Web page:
True, but ONLY when the PT lumber is the correct type made for GROUND CONTACT! There IS a difference and an inspector would likely make you remove it and use the correct type. When I did this home, I used the correct type for the first 2' at the bottom, then normal ply for the rest. (I believe minimum required is 6")Wood against concrete is generally pressure treated
By number on the little tag stapled to the board.Danger: Never heard of different types of PT wood. How do you tell the difference, and what is the ground contact stuff called? thanks. j
Thanks, Ron. The more I read about PTW, the better TimberSil looks.By number on the little tag stapled to the board.
Third question down the page.
Anywhere I’ve ever worked the wall sheathing must have full perimeter nailing.What is "blocking" that people are referring to?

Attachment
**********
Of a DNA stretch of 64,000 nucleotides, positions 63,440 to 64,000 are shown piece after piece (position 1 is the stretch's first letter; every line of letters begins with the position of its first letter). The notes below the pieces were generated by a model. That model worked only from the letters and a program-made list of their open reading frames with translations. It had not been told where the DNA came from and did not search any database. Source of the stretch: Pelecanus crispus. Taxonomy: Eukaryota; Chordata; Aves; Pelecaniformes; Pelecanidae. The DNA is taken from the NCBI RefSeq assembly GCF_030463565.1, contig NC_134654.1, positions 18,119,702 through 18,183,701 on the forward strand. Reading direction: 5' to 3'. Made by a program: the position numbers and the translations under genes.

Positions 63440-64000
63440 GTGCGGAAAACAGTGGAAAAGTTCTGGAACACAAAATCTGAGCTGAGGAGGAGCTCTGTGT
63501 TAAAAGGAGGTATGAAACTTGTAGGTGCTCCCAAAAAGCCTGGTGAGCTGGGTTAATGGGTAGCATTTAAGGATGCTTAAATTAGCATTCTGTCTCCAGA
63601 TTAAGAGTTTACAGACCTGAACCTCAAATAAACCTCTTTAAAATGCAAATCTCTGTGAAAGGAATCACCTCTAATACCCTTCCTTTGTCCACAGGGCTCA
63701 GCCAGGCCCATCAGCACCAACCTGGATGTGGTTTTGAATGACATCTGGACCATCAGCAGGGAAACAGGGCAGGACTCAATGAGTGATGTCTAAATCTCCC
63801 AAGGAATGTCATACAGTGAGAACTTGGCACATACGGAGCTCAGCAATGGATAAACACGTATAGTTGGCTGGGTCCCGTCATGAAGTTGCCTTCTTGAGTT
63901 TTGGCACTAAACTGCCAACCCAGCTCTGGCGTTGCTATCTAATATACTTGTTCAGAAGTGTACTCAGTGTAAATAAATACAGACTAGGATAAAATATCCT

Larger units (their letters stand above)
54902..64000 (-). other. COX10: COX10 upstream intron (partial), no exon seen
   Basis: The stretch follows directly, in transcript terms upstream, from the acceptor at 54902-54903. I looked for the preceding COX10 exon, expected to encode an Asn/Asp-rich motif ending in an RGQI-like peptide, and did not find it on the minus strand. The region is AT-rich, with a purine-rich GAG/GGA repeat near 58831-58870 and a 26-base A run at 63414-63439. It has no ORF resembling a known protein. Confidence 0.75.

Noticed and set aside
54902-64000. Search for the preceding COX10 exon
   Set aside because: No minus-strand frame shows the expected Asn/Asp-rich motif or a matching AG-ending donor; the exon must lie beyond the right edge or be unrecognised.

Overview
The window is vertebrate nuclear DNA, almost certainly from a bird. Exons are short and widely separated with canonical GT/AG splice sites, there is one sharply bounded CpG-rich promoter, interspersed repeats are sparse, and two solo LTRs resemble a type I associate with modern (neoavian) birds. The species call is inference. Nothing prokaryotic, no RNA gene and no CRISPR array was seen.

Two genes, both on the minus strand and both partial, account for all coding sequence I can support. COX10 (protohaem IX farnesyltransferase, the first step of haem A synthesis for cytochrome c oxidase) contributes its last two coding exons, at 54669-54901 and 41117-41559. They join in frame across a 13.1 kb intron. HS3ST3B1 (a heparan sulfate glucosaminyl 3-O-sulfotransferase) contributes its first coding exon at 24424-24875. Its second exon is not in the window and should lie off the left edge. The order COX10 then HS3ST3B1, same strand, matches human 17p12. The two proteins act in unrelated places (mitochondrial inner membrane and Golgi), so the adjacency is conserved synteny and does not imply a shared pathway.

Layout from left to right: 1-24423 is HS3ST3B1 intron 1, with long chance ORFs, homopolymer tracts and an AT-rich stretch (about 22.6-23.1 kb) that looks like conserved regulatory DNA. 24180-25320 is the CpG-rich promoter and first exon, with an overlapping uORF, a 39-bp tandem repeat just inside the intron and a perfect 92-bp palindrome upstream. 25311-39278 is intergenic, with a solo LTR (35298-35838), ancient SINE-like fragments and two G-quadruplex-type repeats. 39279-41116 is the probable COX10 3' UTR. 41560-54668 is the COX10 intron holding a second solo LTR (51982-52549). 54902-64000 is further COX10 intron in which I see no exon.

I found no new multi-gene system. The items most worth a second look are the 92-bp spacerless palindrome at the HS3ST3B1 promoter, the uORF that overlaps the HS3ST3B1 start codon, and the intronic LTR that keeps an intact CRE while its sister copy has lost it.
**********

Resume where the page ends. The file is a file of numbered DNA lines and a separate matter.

It's a regional thing. I framed along the East Coast of NJ for 20 years. Never was blocking required for perimeter nailing on exterior sheathing and it was installed horizontally 99% of the time.Anywhere I’ve ever worked the wall sheathing must have full perimeter nailing.
If you run the sheets vertically this is achieved by the studs and the top and bottom plates.
If you run the sheets horizontally the top edge of the first row of sheets will only have the studs to nail to. You need to add a row of blocking between the studs for nailing.
The blocks not only for nailing but also a fire stop.
If the sheathing is installed as mentioned (horizontally with no blocks and a gap between the sheets) this would be inviting fire to enter the wall cavity.
Look around at new construction I doubt you will see many if any with horizontal sheathing. Any strength it may add is outweighed by the extra material and labor cost to the framer.
Plumbers and electricians don’t think much of it either.